Fleeting images of particular moments during the Holiday Season. I realize that the grandfather who once was as tall as his grandsons looked now small and frail. Emotion. A moment of love shared between generations, smiles and looks of complicity that belong to the three of them only. A wonderful bond.
My activities will not resume until mid-January. These days after Christmas are “in slow-motion”. Remembering family celebrations, animated talk around the table, gifts being offered, a surprise for everyone. Each family member had decided to offer a gift to one person only chosen by drawing lots. Each one kept the secret until Christmas Day. What an excitement as the time for sharing gifts came ! I was so happy that mine was meant for my Dad! I offered him a soft warm fleece jacket in his favourite colour, grey/blue. He loved it and is wearing it almost every day since Christmas
Sidney Poitier’s spiritual autobiography is one the best I have read in a long time. “The Measure of a Man” is the story of his life from his birth on Cat Island in the Bahamas until his recognition as a great actor in Hollywood. When he was about 12, S. Poitier told his sister : “When I grow up, I want to go to Hollywood and become a cowboy “. He had just seen his first movie in Nassau, a cowboy one of course. In 1963, S. Poitier was the first black actor to win the Academy Award for best actor for his great performance in Lilies of the Field. He also received the Life Achievement Award for an outstanding career and humanitarian accomplishment.
Reading his memoirs is like having a worthwhile conversation with an older family member, his words are powerful, reflective, generous, humane and so moving. It makes you look closer at the foundations of your own life.
Looking forward to even more reading. Family and friends know me… and I received several books:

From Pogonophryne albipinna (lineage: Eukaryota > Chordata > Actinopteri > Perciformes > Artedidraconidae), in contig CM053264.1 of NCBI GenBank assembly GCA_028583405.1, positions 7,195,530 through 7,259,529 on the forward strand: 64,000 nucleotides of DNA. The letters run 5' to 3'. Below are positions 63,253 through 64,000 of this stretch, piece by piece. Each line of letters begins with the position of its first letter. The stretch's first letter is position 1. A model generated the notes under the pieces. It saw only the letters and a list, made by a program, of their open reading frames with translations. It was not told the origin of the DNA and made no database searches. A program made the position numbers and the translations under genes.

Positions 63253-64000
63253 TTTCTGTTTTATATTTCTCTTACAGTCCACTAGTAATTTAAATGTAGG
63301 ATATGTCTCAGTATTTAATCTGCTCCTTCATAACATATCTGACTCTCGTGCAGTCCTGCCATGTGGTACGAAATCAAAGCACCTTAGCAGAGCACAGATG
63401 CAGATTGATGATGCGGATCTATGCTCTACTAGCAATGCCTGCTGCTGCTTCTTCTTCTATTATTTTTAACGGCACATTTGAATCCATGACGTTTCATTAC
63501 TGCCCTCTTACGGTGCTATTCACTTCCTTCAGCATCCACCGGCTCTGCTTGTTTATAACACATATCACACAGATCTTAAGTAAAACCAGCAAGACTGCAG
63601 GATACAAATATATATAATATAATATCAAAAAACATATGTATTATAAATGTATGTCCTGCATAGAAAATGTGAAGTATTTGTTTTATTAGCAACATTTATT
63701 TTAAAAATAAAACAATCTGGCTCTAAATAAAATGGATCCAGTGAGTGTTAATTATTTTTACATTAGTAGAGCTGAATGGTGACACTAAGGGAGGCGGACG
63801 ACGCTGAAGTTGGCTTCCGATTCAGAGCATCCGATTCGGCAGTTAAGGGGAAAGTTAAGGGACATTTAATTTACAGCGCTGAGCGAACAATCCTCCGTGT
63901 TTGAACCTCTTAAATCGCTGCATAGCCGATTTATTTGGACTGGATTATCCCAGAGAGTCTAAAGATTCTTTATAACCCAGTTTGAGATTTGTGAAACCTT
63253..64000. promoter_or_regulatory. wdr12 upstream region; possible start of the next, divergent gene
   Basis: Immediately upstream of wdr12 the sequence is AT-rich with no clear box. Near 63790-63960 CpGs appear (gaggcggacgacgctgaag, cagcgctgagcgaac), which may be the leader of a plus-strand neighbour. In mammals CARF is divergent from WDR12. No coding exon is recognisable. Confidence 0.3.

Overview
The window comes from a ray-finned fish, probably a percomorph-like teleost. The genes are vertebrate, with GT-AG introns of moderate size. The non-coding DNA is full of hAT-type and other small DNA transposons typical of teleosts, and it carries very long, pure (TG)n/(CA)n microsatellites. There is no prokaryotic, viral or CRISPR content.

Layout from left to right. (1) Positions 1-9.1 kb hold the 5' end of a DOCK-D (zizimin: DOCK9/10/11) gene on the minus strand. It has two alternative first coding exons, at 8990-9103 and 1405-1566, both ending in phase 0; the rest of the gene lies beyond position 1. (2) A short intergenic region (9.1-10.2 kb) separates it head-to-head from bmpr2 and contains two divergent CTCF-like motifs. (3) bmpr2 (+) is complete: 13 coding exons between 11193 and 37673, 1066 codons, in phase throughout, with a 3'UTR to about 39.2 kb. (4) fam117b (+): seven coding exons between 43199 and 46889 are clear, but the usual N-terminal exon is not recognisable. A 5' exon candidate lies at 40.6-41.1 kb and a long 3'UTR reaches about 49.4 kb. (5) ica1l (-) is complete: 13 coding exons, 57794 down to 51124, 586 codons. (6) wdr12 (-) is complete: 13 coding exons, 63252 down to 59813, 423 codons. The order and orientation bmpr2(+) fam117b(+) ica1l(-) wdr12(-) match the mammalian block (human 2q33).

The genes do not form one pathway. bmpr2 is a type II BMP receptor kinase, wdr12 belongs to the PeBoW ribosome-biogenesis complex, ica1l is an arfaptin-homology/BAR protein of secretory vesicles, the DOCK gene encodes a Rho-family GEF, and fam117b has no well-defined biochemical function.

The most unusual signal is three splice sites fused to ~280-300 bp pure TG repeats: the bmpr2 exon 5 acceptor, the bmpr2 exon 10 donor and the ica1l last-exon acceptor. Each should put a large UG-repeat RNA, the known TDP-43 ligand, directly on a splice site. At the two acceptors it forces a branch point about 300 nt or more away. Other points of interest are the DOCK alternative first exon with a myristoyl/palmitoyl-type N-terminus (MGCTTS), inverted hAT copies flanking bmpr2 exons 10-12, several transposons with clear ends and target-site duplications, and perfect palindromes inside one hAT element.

The Amish Quilts, 1870-1930, showing many reproductions of quilts from private collections in Switzerland; there are also some very interesting chapters about the origin and history of the Amish.
Matthieu Ricard, “Spiritual Paths”, a small anthology of some of the most beautiful Tibetan writings. To be read slowly too.
“Three Cups of Tea” by Greg Mortenson and David Oliver Relin. One Man’s Mission to Promote Peace… One School at a Time. I have already started reading it and can hardly stop…
“The Rothko Chapel” by Domique de Menil. With her husband, John, Dominique founded the inter-religious Chapel in Houston/Texas in 1971. The de Menil’s dream was for the Chapel to promote interfaith dialogue, human rights and the arts. I am so grateful for this gift, a beautiful souvenir of a memorable visit of this Chapel some years ago.
From Barbara, my English quilting friend, I received the loveliest Desk Diary you can imagine !
More gratefulness. To Marie, http://ancientcloth.wordpress.com/ my inspiring and creative friend; she sews and expresses herself beautifully in her quilts. Marie sent me those colourful parcels.
Wonderful handmade gifts and special fabrics I look forward to sewing in my quilts. Precious presents from here and there. Thank you so very much, Marie ! All is truly appreciated. My thoughts are with you.
January will be a slow month for me. As my friend Marah wrote on a beautiful card : “Never let the urgent crowd out the important”.
February 7, 2010
Although Winter has its particular beauty, and a dormancy that seems to quieten down everything around you, there is one aspect that I miss a lot : a colourful vegetation. Of course there are some Winter colours that brighten up gardens, parks or forests. Moss, bays, leaves, lichen, cones and the occasional bushes that keep their warm shades all Winter. Leaves or branches. Green is probably the colour I long for more than any other.
It is the time of the year when I like to sew “colourful”. Two projects are on the way – Seminole and calendar quilt – their bright shades are a real pleasure to look at and they add this cheerful mood in the thickest of fogs outside the window. Recently I sewed a small garden for my friend Else in the Netherlands. She loves flowers and her garden is a joy to look at and to walk through.
So I chose amongst my fabrics those flowers I imagined Else would plant in her garden and this is the result :
Flowers from here and there sewed directly onto a piece of green linen, rough edges around the fabrics. I added a special Swiss material with a black cow, some rhododendrons, pine trees and a deer to remind her that she should visit me in the Alps during Summertime
The back of the quilt is also decorated with flowers. I called it “Delft garden” from the beautiful blue and white Delft pottery made in the Netherlands. Those materials were like our Winter, in a state of dormancy in some boxes. Now they are alive on Else’s quilt and who knows ? those flowers may well bloom in the Spring in her garden ?